10 Jul 2014, 06:00 PM Reply Like
  • surferbroadband
    , contributor
    Comments (5009) | Send Message
     
    @I need a bailout,

     

    I read all three articles. Apple is running their data centers off solar, with fuel cell as backup, there are creating a fuel cell that would extend the mobile device run time and the US Navy needs a recon drone to use fuel cell.

     

    All worthwhile efforts. But transportation is about getting the most cost effective way from point a to point b and doing it again and again.

     

    Electricity is the most effective way to power vehicles. But fuel cells are using Hydrogen that is made from Natural gas. That is not cheap. Also there are not as many fuel cell refueling centers as there are electrical outlets. How many outlets in your house? And you can always plug in every night.

     

    Currently there are 12 hydrogen stations in the US.

     

    http://1.usa.gov/1dwzOqi

     

    Currently there are 99 Tesla supercharging stations in the US.

     

    http://bit.ly/QpV8An

     

    And if you look at the two different maps, Tesla Superchargers are spread out all over the US. If Tesla continues building and comes close to what they plan on having at the end of 2015, then the game is over.

     

    So in 2016 the scenario may be, Fiat will want to sell Chrysler off, GM goes Bankrupt again and Ford tries to ask for a bailout.

     

    This time Tesla Motors will be buying all the GM facilities for pennies on the dollar like was done with the Fremont Plant, and equipment will be given away for free. The UAW will be out of the loop because, Tesla Motors is non-union and whoever is in the White House or Congress will not have the stomach for another bailout.

     

    And I do love your handle " I need a bailout". Says it all.
    11 Jul 2014, 01:21 AM Reply Like
  • I need a bailout
    , contributor
    Comments (1758) | Send Message
     
    @surferbroadband, rayfellow

     

    You need to look at the big picture.

     

    If all the cars became BEVs, the grid would need a major upgrade.

     

    As it is, the USA electrical grid is straining at the edges. The average U.S. power plant is 30 years old and 70 percent of the grid's transmission lines and transformers are at least 25 years old. Power outages cost the economy $18 billion to $33 billion per year, a figure that has been rising steadily over the past 20 years. That can rise to $40 billion to $75 billion in years with severe storms. A modern, efficient grid would cost $21 billion per year for 20 years in a row.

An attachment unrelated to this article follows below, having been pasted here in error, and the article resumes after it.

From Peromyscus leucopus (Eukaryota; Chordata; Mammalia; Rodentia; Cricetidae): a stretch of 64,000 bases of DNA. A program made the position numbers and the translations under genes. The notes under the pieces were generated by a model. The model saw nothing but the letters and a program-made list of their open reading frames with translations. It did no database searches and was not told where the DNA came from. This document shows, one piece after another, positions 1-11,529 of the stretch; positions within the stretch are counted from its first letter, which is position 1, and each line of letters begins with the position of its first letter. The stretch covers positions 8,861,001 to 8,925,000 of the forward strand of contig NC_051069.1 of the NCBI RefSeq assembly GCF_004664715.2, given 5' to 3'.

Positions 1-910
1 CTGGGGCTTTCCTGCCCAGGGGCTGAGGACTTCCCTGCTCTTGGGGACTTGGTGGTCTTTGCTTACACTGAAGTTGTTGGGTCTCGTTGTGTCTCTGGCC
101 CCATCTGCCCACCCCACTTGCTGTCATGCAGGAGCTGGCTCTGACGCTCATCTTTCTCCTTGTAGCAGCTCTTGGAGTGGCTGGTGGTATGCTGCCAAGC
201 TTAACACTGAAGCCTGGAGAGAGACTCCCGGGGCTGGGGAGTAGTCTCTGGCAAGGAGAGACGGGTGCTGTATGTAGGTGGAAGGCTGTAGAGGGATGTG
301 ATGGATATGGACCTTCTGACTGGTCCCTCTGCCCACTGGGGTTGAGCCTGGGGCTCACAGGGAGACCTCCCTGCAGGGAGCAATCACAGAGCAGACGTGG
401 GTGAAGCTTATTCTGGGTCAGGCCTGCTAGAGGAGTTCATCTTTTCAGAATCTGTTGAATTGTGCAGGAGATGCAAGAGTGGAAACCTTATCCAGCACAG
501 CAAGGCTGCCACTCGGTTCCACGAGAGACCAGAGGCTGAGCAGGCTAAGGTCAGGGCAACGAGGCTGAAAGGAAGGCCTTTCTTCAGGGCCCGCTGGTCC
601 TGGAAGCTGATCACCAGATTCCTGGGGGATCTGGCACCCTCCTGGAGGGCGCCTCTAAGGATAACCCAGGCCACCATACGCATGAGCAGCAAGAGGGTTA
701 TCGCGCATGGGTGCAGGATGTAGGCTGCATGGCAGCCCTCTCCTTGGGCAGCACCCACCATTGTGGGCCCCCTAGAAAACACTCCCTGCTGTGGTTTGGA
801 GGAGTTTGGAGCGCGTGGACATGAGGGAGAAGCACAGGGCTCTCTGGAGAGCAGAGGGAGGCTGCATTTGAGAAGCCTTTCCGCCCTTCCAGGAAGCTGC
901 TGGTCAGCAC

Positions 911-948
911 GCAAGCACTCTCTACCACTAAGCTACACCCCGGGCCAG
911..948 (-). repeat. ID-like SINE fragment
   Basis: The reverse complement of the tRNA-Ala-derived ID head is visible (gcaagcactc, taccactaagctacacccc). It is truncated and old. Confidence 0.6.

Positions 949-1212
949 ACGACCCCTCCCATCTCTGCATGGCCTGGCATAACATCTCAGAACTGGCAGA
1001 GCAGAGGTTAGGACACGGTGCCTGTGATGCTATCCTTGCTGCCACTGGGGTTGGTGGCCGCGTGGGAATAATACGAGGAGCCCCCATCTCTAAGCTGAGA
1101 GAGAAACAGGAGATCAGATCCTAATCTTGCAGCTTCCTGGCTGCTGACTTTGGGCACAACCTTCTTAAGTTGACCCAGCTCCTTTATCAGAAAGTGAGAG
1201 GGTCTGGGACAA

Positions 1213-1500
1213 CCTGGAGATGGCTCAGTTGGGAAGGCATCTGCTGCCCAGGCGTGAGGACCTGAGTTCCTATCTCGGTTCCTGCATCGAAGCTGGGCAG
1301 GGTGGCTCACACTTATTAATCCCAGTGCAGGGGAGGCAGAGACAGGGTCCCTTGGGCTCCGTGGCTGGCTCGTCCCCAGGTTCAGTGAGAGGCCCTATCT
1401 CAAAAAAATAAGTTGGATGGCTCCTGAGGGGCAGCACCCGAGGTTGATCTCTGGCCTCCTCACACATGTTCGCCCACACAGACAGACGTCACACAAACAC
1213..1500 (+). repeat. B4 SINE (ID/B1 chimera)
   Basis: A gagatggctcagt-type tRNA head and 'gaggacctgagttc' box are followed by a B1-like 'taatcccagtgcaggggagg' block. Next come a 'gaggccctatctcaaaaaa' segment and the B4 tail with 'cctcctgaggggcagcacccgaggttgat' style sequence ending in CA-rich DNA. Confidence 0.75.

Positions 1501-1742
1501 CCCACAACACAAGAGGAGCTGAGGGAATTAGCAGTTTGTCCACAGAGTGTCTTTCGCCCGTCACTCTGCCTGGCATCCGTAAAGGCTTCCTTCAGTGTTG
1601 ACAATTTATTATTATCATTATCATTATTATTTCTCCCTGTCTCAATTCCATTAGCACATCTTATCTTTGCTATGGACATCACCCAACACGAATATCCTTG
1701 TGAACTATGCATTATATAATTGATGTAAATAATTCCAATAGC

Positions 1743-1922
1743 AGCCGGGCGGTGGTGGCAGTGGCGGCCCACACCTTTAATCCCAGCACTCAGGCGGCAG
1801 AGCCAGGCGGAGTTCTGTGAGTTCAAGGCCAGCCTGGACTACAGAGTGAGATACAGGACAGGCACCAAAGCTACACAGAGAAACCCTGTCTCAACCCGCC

Hydrogen fueling stations for FCVs are a FAR cheaper option.
    That is why they are going to happen very fast and Tesla will be stuck with huge electrical bills because electrical rates are projected to skyrocket.

     

    http://bit.ly/1oPviph
    11 Jul 2014, 11:51 PM Reply Like
  • stockbuyer2014
    , contributor
    Comments (133) | Send Message
     
    Tesla in the long term is a great investment. just have to hold tight http://bit.ly/1jhW4r1
    10 Jul 2014, 07:14 PM Reply Like
  • Pedrito336
    , contributor
    Comments (22) | Send Message
     
    Read about HVDC transmission lines in Wikipedia, Google and elsewhere. Mr. Anarchist is not entirely out to lunch! DC transmission technology is on the cutting edge..
    11 Jul 2014, 12:57 AM Reply Like
  • Zelaza
    , contributor
    Comments (1276) | Send Message
     
    Pedrito336 is correct. There are existing and planned DC transmission lines at around 500,000v, 750,000v, and at over 1,000,000v. DC is actually preferred for transmission because a thinner, lighter, and simpler wire can be used as compared to AC which suffers from skin-effect and requires a greater wire cross section. The reason AC was used for transmission for the past century is because simple transformers can be used to boost the voltage to the desired very high levels and DC could not (easily.) But for the last couple of decades, advances in high power solid state electronics makes DC to DC conversions at these voltage levels possible. There's a lot of AC to DC to DC to AC to etc. going on.
    11 Jul 2014, 11:59 PM Reply Like
  • rayfellow
    , contributor
    Comment (1) | Send Message
     
    $1,500,000 for 1 FC station
    $ 200,000 for 1 Tesla Supercharge station

     

    It takes roughly 2 KWh's of power to create 1 KWh of Hydrogen energy.

     

    FC's are not cost or energy efficient.
    11 Jul 2014, 08:57 AM Reply Like
  • Zelaza
    , contributor
    Comments (1276) | Send Message
     
    rayfellow writes: " ... It takes roughly 2 KWh's of power to create 1 KWh of Hydrogen energy. "

     

    It takes about 3 kWh of ENERGY to generate 1 kWh of electrical energy at the plug.
    12 Jul 2014, 08:02 PM Reply Like
  • weedeater0622
    , contributor
    Comments (10) | Send Message
     
    Ho hum. I vote for Tesla...
    15 Jul 2014, 02:02 AM Reply Like